The holidays are over, and the new year has officially commenced. For many, the start of the year is a period of fresh beginnings and New Year’s resolutions. However, some can find themselves feeling gloomy and dejected this time of year. This is commonly known as the January Blues. But what exactly is it? How does one get it? And what can you do against it?
What is the January Blues?
The January Blues is a form of depression that often arises in the beginning of the year. It generally starts after the holidays and can last for as short as a few days to as long as an entire month. The January Blues is, what experts call, a situational depression. This is a form of depression that often follows after a change in one’s life or a traumatic event which causes immense stress to the individual.
“In extreme cases, feelings of no hope can occur and people suffering from the January Blues often describe a feeling of ‘not having anything to look forward to’,” Lola Ross (nutritional therapist)
However, in most cases the January Blues is literally just that: a feeling of melancholy in January.
What causes the January Blues?
The January Blues is often linked to the realization that the holidays and festivities are officially over. It is time for life to go back to normal, to return back to work, and to deal with the financial damage caused by the holidays. As if that isn’t enough, the weather outside is still cold, wet and dark. That isn’t doing much to help uplift the already lingering gloominess you are feeling, either. Some people experience it as a dip they can’t get out of. Others view it as being in a constant melancholic state of mind. It often starts right after the holidays are over and the festive decorations are gone.
What are the symptoms of the January Blues?
The January Blues is a very real medical condition which often manifests itself in feeling sad and down, having low energy, and lack of motivation. Other symptoms can include:
- Difficulty sleeping
- Feeling less social than usual
- Getting no pleasure from activities in general
- Lack of concentration
The symptoms appear similar to that of other conditions, such as a depression or that of the Seasonal Affective Disorder (SAD). However, whereas these conditions generally last longer in time and are more severe, the January Blues usually goes away once January is over.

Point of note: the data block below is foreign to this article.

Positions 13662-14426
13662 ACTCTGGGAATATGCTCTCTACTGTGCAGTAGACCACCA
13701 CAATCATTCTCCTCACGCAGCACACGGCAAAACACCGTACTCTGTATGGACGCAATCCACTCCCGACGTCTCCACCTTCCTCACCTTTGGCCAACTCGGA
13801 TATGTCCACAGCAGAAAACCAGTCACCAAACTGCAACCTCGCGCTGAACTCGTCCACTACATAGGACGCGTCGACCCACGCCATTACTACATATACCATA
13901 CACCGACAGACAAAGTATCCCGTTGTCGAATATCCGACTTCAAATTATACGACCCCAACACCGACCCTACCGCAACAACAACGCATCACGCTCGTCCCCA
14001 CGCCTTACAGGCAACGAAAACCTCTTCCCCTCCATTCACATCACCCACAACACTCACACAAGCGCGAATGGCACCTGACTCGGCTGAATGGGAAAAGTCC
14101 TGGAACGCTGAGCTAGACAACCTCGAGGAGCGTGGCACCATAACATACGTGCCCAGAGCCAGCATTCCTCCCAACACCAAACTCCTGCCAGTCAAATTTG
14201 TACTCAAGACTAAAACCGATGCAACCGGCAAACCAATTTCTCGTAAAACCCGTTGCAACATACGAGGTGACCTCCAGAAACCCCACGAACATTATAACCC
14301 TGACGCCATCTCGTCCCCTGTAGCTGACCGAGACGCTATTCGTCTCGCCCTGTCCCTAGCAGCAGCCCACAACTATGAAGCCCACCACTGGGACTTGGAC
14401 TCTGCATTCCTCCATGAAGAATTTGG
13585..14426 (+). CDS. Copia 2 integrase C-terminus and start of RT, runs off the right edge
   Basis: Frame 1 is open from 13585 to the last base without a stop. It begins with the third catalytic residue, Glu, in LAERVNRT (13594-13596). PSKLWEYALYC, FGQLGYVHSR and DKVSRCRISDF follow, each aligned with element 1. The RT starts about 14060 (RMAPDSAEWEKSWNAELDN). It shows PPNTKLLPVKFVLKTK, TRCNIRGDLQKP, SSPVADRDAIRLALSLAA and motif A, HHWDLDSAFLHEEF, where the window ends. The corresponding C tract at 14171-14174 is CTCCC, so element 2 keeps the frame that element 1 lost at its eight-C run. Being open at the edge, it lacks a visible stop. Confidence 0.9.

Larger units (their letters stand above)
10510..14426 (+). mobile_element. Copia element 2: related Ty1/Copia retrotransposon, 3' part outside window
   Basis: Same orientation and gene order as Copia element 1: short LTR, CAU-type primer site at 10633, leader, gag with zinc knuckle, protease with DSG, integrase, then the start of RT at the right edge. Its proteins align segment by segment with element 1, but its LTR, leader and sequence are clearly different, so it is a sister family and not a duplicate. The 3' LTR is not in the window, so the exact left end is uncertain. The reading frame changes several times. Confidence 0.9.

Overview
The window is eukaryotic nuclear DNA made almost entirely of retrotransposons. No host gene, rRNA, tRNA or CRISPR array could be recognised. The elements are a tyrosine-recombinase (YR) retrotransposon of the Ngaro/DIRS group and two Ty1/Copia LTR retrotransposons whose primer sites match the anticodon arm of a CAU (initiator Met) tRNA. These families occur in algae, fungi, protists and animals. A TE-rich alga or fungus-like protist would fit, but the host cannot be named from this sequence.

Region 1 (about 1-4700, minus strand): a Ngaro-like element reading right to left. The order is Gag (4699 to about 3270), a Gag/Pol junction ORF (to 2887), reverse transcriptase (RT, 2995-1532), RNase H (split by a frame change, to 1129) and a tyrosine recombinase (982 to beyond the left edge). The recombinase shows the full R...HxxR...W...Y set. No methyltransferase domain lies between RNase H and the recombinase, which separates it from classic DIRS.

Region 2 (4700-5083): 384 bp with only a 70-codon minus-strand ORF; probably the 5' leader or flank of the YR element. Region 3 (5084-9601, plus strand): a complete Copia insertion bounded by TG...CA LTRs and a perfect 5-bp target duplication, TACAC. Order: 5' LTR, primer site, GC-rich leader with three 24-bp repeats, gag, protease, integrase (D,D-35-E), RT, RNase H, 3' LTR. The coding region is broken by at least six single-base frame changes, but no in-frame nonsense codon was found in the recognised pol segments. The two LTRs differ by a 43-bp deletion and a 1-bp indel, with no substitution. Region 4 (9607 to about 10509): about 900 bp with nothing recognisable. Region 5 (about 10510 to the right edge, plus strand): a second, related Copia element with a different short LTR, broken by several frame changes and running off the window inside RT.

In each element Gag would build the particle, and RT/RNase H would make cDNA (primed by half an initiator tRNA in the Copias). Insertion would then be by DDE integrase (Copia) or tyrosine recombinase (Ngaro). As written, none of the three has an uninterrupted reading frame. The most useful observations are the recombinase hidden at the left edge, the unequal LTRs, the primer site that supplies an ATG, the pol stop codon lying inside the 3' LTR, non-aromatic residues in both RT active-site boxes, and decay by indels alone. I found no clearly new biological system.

What about Blue Monday?
Blue Monday is said to be the most depressing day of the year. This generally falls on the third Monday of January. This term was coined by psychologist and life coach Cliff Arnall. The day has no scientific facts behind it. However, according to Arnall, people feel the most depressed on this day. It’s around this time that most people tend to quit their New Year’s resolutions. Add to that the fact that their low morale and the weather outside and it starts to make sense. Not to mention, many people tend to despise the Mondays in general.
How can you deal with the January Blues?
It’s pretty normal to experience feelings of despondency in the beginning of the year. However, only to a certain degree. Luckily, the January Blues and Blue Monday can be managed through simple lifestyle changes:
- Go for a walk: get out in nature, even if it’s just for a few minutes a day. A little bit of vitamin D from the sun can do wonders.
- Get some exercise: exercise is especially vital during the colder months for it keeps the blood flow circulating, helps the flow of oxygen and nutrients to the brain which boosts the happy hormones in the body.
- Take up a new hobby: January is a perfect month to start anew and get a new hobby to keep yourself busy.
- Journal down things you are grateful for: writing down the good things happening in your life can help you deal with the emotional lull you’re currently feeling, as it helps you realize all the positives life has to offer.
- Eat healthy and get enough sleep: practicing self-care by fuelling your body with the right kinds of food and getting enough sleep are simple ways to boost one’s mood.
The January Blues often lasts for a short time and generally goes over by itself. If you find yourself still feeling down and in a constant dip, we would advise you to consult a doctor about it.
Beating the January Blues and other mood disorders. (n.d.). Retrieved on January 8, 2020 from https://www.exeter.ac.uk/research/feature/janblues/
Cherry, K. (2019). An overview of the Holiday Blues. Retrieved on January 8, 2020 from https://www.verywellmind.com/holiday-blues-4771716#symptoms
Cirino, E. (2017). Understanding situational depression. Retrieved on January 8, 2020 from https://www.healthline.com/health/depression/situational-depression
Gutske, C. (2018). Those January Blues are real. Here’s how to avoid them. Retrieved on January 8, 2020 from https://www.healthline.com/health-news/january-blues-are-real-how-to-avoid-them#1
Jones, E. (2018). How to know if your January Blues is something more serious. Retrieved on January 8, 2020 from https://www.cosmopolitan.com/uk/body/health/a14529281/january-blues-are-something-more-serious/
Kindred, A. (2019). Feeling blue? What are the January Blues, how do you know if you’re suffering from them and how do you deal with them? Retrieved on January 8, 2020 from https://www.thesun.co.uk/news/8218772/what-january-blues-how-know-suffering-deal/